You know the saying: You go to college for an education, and then spend years trying to un-learn everything you were taught.
It’s hard to name a field that has faced as much disruption and change as marketing. And for young marketers just entering the job market – or even those of us who have been here a long time – applying what you learned can be difficult when the day-to-day is topsy-turvy.
That’s why we created the “Real World Marketing Syllabus,” a new hybrid of original content from the likes of Brian Clark, Geeta Sachdev and Todd Defren, along with curated content featuring lectures, readings and lessons from the best marketers out there. It’s our attempt to spice up the stodgy principles of marketing. Because, though the 4 P’s of marketing (Product, Price, Promotion and Place) may still hold true today, a new set of P’s are emerging in this publish-or-perish, social media driven, data hungry marketing environment.
Marketing today is extremely personal. Social media and blogs have commingled corporate branding and personal branding in an unprecedented fashion. Personalization is taking hold of everything from email to search. And marketers need to learn how read and interpret buyer behavior.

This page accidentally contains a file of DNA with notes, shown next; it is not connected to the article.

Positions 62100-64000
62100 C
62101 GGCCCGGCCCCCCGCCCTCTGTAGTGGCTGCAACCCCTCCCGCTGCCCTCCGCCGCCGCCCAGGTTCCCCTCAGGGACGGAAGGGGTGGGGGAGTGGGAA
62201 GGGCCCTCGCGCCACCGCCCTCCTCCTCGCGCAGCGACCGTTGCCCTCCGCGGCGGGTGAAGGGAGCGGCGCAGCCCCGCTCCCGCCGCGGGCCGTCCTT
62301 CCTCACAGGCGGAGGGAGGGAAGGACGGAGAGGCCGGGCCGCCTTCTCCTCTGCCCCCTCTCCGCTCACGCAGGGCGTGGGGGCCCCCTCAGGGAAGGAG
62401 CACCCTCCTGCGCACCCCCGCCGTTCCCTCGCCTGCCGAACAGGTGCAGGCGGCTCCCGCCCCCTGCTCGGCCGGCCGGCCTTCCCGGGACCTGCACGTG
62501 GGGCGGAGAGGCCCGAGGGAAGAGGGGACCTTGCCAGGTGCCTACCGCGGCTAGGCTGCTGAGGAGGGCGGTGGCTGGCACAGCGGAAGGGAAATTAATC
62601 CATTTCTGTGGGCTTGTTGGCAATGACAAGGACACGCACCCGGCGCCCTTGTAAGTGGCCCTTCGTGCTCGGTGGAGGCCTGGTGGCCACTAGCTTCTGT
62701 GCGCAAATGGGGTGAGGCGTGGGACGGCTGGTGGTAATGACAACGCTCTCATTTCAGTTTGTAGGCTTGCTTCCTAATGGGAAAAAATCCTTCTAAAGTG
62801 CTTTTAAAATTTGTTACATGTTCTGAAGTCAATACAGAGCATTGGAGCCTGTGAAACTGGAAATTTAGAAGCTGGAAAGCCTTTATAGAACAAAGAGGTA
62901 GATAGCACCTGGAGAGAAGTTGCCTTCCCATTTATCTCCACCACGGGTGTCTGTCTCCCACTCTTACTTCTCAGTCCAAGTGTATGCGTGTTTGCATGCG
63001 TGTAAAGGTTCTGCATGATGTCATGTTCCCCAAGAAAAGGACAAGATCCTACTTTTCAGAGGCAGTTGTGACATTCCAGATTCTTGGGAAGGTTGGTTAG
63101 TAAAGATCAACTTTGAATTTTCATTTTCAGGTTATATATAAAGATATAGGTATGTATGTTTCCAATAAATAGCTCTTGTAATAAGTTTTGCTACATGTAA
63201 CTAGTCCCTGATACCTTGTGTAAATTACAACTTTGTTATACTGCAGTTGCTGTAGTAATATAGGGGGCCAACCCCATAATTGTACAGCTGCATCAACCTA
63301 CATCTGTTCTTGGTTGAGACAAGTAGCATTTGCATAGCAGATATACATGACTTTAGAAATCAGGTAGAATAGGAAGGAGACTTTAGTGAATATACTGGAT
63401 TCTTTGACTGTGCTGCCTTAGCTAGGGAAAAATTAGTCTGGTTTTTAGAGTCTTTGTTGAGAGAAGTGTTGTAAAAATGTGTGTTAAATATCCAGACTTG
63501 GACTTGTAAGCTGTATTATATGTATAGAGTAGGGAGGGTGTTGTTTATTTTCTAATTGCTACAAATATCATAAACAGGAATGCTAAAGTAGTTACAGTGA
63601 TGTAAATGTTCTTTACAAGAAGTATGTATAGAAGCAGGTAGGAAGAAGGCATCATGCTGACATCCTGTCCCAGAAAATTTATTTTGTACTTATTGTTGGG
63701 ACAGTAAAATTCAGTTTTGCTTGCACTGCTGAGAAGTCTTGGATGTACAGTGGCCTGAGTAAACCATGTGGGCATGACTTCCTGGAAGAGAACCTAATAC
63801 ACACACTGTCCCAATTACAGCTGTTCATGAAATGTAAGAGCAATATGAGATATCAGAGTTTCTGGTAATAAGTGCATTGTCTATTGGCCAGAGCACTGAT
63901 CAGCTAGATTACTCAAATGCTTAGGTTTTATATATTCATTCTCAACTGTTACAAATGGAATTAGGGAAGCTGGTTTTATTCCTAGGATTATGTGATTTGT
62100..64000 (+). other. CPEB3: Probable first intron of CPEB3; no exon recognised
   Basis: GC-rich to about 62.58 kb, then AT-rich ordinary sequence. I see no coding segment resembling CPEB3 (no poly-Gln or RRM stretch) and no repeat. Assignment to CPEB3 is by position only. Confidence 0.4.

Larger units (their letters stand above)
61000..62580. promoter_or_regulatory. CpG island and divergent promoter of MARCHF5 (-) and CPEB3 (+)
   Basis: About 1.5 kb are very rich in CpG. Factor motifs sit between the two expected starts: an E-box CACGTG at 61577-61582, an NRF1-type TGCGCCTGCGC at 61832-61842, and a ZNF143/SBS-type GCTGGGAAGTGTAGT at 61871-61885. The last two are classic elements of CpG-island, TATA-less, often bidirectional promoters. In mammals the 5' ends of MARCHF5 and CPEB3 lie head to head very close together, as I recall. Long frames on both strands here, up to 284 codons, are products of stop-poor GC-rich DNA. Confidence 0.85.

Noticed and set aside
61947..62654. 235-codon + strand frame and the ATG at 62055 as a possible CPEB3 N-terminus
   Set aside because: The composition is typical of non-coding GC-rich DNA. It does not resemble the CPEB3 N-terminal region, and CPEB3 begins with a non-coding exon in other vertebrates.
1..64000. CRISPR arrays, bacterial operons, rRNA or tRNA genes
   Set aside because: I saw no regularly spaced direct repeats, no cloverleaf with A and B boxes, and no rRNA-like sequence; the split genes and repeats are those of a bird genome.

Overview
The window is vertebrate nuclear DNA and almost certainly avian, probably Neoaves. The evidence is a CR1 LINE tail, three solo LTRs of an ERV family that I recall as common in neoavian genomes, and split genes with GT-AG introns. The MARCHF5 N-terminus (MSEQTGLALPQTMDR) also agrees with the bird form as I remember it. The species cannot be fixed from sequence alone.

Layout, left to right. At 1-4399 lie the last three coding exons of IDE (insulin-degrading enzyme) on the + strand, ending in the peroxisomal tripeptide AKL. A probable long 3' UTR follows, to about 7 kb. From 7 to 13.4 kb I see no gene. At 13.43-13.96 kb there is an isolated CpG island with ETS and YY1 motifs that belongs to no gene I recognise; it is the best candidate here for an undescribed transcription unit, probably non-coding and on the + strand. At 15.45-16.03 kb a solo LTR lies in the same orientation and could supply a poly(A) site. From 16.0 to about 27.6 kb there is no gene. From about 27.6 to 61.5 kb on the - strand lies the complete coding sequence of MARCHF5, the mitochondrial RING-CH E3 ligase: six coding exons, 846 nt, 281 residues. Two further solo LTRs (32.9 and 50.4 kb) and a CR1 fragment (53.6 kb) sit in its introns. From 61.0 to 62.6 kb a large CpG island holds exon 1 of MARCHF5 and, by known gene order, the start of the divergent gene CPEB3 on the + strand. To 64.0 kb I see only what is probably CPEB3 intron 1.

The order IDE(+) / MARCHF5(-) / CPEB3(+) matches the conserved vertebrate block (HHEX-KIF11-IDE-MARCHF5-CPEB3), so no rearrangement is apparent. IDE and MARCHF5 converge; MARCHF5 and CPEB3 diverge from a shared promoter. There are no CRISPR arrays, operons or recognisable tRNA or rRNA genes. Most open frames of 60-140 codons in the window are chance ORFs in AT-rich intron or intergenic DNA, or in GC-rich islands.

All of which requires personality. Brands, and the marketers promoting them, need to develop and display their personality. And they need to understand the personalities of the people they’re marketing to.
Much like the professors you had in school, marketers live in a publish or perish world. Buyers are in the drivers seat. That means you need to be discoverable by producing gripping content marketing that’s easy to find. Once you’ve lured in a prospect, you need to keep them informed and engaged with all kinds of content. As Brian Clark notes in the Real World Marketing Syllabus, “these days, the writers lead the charge.”
It’s not just for cereal anymore.
In this day and age of easy access to information, data has become a commodity. Marketers are tapping into the zeitgeist by collecting data, analyzing it and passing it along to buyers and customers. That’s made the presentation of data a key way to differentiate your brand. To stay competitive, marketers need to learn how to package data well.
That’s right, physics. Like Dan Cobley explains, there’s a lot marketers could learn by observing the laws of physics.
Marketing is undergoing a scientific revolution, and becoming less of a dark art. C-level executives expect greater transparency and predictable contributions to revenue from marketing. That means organizations are investing in disciplines like nurturing and scoring leads, tracking conversions and developing formulas for how buyer actions lead to closed deals.
It’s a brave new world for all of us, not just young graduates. But if you take our course, you’ll be learning from the best – and well equipped to adapt to these changes.
Oh, and you can follow everyone mentioned in the Syllabus by clicking here: https://twitter.com/#!/Eloqua/marketing-syllabuscomments powered by Disqus